Desktop virtualisation, consumerisation of IT and enterprise mobility management (EMM) will be some of the core themes that will be discussed at BriForum London 2013, the independent, technical virtualisation conference dedicated to VDI and consumerisation.
“All three of these are closely related,” said Brian Madden, the virtualisation guru who launched the first BriForum in 2005, told Computer Weekly. “For example, if a company's desktop virtualisation strategy does not deliver exactly what users want, then 'consumerisation' will come back to bite them,” he said.
Some IT executives who use a VDI (virtual desktop infrastructure) strategy to deliver Windows on iPads, but when users do not like the experience they find their own ways to get their work done. It is important to tie consumerisation and desktop virtualisation together, Madden said.
“That same concept also applies to EMM,” he said.
In the old days, it was all about Windows apps. But now employees want iPad-friendly and Android apps, so IT executives who used to be responsible for just Windows now also have to deal with smartphones and tablets. “So now ‘desktop IT pros’ have to deal with users bringing their own devices,” he said.
Want to be successful in VDI? Do NOT create a VDI strategy
Madden advised that IT executives who want a successful and efficient desktop virtualisation infrastructure, they must avoid creating a “strategy”.
“On the surface that seems crazy," he said. "But the reality is that VDI is just another way of delivering a Windows desktop to a user.”
If IT teams try to create a radically different VDI strategy from the rest of their desktop environment and if they try to do things different for VDI, they will fail, he warned.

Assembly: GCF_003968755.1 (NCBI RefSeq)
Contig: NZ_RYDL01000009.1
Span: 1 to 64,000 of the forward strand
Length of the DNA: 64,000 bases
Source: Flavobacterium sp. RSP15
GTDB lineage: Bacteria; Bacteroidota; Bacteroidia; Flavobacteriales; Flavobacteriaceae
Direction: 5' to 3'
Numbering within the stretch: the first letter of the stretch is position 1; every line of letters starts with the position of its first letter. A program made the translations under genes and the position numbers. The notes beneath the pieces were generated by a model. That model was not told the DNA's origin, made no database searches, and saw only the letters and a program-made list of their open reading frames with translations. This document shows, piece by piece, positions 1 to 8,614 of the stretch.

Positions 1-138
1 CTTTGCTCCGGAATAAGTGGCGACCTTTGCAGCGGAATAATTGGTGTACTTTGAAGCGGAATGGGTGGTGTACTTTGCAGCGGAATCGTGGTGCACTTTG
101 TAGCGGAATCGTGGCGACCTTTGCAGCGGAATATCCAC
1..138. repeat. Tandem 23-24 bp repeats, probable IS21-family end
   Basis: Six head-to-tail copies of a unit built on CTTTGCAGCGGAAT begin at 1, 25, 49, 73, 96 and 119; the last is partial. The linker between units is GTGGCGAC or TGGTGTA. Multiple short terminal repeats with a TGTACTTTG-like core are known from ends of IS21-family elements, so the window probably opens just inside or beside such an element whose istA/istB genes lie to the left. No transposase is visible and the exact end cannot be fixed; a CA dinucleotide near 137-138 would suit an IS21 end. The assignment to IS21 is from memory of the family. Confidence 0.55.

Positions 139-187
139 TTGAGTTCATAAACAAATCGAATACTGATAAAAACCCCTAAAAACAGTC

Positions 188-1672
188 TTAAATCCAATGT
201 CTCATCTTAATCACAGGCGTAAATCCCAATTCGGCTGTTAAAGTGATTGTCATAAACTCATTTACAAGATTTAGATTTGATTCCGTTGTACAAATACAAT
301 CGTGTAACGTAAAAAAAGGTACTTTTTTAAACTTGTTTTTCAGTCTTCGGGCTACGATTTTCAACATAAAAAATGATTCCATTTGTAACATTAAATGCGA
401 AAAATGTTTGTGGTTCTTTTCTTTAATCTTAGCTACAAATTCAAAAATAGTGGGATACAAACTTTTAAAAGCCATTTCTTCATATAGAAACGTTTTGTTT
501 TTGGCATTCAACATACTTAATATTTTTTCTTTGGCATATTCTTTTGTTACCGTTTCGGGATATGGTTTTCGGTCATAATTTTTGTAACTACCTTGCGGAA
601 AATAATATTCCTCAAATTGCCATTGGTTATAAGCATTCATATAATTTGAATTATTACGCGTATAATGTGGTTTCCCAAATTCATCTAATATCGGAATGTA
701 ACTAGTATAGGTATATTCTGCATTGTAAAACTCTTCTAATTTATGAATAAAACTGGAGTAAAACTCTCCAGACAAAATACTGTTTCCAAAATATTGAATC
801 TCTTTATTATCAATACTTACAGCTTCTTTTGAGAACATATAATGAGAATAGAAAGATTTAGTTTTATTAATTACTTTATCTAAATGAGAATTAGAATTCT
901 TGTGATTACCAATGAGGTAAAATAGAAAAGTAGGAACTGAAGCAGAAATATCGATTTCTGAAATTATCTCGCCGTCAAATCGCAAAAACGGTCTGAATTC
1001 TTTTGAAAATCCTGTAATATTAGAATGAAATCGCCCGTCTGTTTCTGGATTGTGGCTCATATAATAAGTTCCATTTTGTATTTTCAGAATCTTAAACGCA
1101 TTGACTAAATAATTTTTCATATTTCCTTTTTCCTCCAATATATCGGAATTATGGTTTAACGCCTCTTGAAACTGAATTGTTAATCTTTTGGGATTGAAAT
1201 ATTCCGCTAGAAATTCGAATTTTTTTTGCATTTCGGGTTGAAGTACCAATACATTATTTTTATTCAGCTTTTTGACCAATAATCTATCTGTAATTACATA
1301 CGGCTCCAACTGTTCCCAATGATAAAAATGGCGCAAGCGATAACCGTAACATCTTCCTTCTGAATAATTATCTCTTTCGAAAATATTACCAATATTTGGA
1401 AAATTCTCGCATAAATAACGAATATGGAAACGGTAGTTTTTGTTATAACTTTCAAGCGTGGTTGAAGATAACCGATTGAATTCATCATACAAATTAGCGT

“The way to be successful with VDI is to treat it as nothing more than an additional desktop form factor,” he said. “Do your VDI just like everything else. Use it only where it makes sense and don't lose sleep over the rest.”
Desktop virtualisation industry in the UK and Europe
The way to be successful with VDI is to treat it as nothing more than an additional desktop form factor
According to Madden, Europe has always led the US when it comes to desktop virtualisation technology.
This may be because European and UK IT executives take a longer view in doing the "right" thing versus their US counterparts who are short-sighted and only focus on the next quarter's numbers.
IT pros here also understand that VDI is not the be all and end all and that it is just another option, he said.
According to him, Windows 7 will play a big role in shaping the desktop virtualisation industry.
“Yes, Windows 8 is out there, but we don’t see that as being a big deal to enterprises. Most will ignore it - at least for now,” Madden said.
One of the biggest trends the industry is experiencing is that better hardware-accelerated graphics technologies from companies like Nvidia and Teradici are entering into mainstream VDI products such as Citrix XenDesktop, VMware View, and Microsoft RemoteFX, according to Madden.
Many enterprises are migrating from XP to Windows 7 and once that’s done, these enterprises will focus on desktop virtualisation infrastructure and think about how to make their businesses bring-your-own-device (BYOD) and consumerisation-friendly, he said.
Supporting new mobile devices, upgrading networking and wireless infrastructure, replacing old-school file servers and virtual private networks (VPNs) with cloud services such as Dropbox – 2013 is the year when enterprises will get all these things in order, he said.
Madden, alongside other desktop virtualisation experts such as Shawn Bass, Jack Madden, Gabe Knuth and Ruben Spruijt, will discuss enterprise mobility management, issues around platform lock-in, Windows apps and remote desktop services at BriForum London 2013.
BriForum London 2013 call-for-papers deadline looming
BriForum London 2013, which will be held on 16 and 17 May 2013, is accepting session submissions. The deadline for submissions is Friday, 22 February 2013. Potential presenters can submit proposals around topics such as desktop virtualisation, mobile device management, application virtualisation and server-based computing among others.
The desktop virtualisation event is designed to offer IT professionals independent, advanced information and best practices around the constantly evolving space of IT consumerisation and VDI.